Benitez (left) will be disappointed by Hicks' revelations
Liverpool co-owner Tom Hicks says he held talks with Jurgen Klinsmann in November about taking over as manager in case Rafael Benitez left the club.
Mixed performances and a row with Hicks and co-owner George Gillett on transfer policy put Benitez's position in doubt.
"We attempted to negotiate an option as an insurance policy... if Rafa left for Real Madrid or other clubs rumoured, " Hicks told the Liverpool Echo.
He added: "Or in case our communication spiralled out of control."
Hicks was alluding to the criticism of Hicks and Gillett by Benitez over their transfer policy which angered the American duo and put the Spaniard's position in jeopardy.
The sooner we are out of the press the better because it's not the Liverpool way
Liverpool's Jamie Carragher
Klinsmann's services have now been secured by Bayern Munich and he will take over the German club at the end of this season.
The confirmation of talks between Klinsmann and his bosses will come as a blow to Benitez, although Hicks said the negotiations took place in November when the club were in danger of going out of the Champions League at the group stages and suffering indifferent league form.
Liverpool needed a 4-1 win over Marseille in their final group game on 11 December to book their place in the knockout stages.
The American owners and Benitez had clear-the-air talks after the Premier League loss to Manchester United on 16 December and Hicks now insists the Reds manager has their full support.
"After George and I had our long and productive meeting with Rafa following the Manchester United match, we put all of our issues behind us and received Rafa's commitment that he wanted to stay with Liverpool," said Hicks.
"We never reached agreement on an option with Jurgen, and we are both pleased for him that he has a great opportunity to return to Germany and coach a great club team.
"Rafa has both of our support, and our communication has greatly improved."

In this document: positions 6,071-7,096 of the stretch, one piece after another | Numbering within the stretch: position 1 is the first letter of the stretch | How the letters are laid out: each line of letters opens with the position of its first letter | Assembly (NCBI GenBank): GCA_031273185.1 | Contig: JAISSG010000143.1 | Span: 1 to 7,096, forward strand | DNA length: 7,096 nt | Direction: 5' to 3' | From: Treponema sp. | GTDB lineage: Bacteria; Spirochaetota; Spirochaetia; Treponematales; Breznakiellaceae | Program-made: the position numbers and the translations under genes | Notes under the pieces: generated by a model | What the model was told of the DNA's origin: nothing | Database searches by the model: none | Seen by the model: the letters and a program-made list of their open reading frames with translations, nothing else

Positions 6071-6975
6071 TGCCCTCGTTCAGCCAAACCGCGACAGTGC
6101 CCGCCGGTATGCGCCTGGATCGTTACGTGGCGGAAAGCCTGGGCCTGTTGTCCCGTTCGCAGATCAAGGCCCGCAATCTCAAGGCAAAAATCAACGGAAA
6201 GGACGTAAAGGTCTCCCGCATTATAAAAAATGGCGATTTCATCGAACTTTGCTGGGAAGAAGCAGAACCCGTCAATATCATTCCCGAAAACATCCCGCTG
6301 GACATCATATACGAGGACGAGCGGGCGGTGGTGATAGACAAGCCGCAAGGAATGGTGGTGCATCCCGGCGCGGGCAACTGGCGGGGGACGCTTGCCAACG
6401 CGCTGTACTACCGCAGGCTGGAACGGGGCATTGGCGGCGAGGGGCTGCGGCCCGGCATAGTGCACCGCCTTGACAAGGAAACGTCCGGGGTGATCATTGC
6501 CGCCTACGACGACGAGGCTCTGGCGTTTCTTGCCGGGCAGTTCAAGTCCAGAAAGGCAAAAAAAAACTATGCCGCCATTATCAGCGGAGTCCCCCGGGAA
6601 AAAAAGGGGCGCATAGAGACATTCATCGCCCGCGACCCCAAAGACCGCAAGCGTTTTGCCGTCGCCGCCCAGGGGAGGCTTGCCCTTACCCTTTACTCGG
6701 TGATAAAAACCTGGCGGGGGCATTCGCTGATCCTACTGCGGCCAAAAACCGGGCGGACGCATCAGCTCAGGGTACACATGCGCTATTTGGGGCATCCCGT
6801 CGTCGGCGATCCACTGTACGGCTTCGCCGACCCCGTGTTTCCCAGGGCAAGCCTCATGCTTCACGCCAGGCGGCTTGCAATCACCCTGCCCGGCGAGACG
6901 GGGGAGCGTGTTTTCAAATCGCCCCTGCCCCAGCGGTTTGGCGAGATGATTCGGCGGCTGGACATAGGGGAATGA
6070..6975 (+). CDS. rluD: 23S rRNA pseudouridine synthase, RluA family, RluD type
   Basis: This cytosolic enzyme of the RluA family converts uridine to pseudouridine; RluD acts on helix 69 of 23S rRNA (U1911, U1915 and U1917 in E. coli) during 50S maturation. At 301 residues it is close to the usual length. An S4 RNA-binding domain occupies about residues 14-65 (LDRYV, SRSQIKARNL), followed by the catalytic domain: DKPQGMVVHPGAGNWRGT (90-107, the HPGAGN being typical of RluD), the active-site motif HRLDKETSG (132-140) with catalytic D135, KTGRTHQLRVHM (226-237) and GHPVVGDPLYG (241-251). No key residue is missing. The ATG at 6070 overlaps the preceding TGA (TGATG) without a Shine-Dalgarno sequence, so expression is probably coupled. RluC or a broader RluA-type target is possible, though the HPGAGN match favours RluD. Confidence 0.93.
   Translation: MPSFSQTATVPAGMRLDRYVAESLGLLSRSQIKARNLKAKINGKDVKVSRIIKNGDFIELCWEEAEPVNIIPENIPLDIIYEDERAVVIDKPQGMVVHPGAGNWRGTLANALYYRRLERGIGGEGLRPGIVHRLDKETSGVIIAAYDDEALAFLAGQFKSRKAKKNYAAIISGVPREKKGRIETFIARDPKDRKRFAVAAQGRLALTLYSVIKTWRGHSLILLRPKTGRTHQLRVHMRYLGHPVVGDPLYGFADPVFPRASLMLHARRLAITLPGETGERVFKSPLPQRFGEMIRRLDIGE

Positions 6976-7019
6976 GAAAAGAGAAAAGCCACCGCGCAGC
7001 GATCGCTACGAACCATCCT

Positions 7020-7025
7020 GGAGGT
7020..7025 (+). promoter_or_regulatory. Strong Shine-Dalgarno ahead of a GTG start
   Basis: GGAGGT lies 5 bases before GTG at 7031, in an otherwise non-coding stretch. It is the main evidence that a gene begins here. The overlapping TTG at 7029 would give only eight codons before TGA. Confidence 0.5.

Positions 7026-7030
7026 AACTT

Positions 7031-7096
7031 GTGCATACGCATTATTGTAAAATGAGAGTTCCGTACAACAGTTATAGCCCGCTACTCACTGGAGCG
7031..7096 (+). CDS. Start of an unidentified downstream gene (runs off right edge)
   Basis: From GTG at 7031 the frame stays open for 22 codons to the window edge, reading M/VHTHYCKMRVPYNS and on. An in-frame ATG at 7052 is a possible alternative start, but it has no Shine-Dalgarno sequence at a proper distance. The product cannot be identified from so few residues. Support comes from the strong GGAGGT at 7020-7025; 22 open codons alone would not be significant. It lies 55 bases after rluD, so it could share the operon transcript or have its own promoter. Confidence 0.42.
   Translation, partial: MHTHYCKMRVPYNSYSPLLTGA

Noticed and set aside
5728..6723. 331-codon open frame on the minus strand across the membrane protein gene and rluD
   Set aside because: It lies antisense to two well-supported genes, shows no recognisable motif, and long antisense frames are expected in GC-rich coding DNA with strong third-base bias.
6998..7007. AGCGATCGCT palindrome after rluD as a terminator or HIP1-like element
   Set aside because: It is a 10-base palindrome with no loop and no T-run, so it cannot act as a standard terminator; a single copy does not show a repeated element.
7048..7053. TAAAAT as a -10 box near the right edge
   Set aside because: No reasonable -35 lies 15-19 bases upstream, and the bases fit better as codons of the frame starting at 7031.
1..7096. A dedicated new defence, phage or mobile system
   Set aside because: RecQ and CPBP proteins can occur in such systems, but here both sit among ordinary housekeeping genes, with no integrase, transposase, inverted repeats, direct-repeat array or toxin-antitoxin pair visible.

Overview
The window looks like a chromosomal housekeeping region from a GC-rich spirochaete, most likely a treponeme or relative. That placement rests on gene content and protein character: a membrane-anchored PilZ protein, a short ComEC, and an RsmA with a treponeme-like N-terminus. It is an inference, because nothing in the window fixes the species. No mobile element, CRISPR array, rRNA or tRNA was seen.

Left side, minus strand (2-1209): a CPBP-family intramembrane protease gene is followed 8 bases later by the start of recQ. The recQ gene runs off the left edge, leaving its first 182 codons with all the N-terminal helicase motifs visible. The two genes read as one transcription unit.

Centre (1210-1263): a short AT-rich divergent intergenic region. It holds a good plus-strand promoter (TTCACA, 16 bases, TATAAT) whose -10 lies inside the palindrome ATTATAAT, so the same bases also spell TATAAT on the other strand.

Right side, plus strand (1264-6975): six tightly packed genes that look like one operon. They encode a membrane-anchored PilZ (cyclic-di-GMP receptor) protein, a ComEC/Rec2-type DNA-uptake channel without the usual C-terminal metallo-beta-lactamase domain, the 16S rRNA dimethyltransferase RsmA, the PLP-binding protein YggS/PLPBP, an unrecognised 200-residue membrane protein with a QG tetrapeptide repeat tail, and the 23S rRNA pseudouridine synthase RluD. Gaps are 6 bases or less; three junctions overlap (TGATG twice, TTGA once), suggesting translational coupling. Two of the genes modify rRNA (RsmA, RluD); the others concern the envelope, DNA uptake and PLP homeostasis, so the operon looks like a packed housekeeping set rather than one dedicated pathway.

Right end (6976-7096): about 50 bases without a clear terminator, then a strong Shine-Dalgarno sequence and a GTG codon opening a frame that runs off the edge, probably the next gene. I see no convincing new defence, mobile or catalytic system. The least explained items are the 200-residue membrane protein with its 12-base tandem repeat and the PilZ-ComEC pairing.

But Liverpool's form has not improved and they are currently 12 points off the top of the Premier League table.
They were knocked out of the Carling Cup by Chelsea and have been taken to a replay by struggling Luton in the FA Cup third round.
Liverpool legend Ian Rush said the club were in danger of becoming a "laughing stock".
And defender Jamie Carragher, set to play his 500th game for the Reds on Tuesday, wants the club to stop airing their private business in public.
"The sooner we are out of the press the better because it's not the Liverpool way. The quicker that happens the better," he told BBC Radio 5 Live.
"Maybe it is difficult when you talk about the Liverpool way as it was a lot different 20-30 years ago with the press invasion now, where things get blown out of proportion.
It is a strange thing to do - you could have spoken to Klinsmann through a third party
"That's something that we would like to try to get back to and that's not just me but I'm sure everyone involved with the football club is desperate to get back to talking about football.
"I've got a great relationship with the manager but as players you've just got to do your job and not let other things affect you.
"You have got to be strong mentally to play for Liverpool because there is always speculation, not just regarding the manager but your own position too."
Former Liverpool player Mark Lawrenson added: "It is a strange thing to do. You could have spoken to Klinsmann through a third party and said, 'If this happens, would you be interested?' - that is all you need to say.
"It is not dissimilar to what happened to Martin Jol [at Tottenham].
"If you're saying, 'We've looked around to try to find someone to replace you just in case', he might just think, 'I'll look for a little something I can go into just in case.'"
Lawrenson questioned the way the Americans were running the club.
"I think all the things that were promised when they took over seemed fantastic but now there are all sorts of problems.
"The plans for the stadium were revised. Revised to what?
"I've also been told the communication levels between (chief executive) Rick Parry and the Americans have not been great. He had a lot of difficulty before Christmas actually getting hold of them. You can't run your football club that way, it's absolutely crazy.
"When you are 4-5,000 miles away it is very difficult to try to run the business of a football club."
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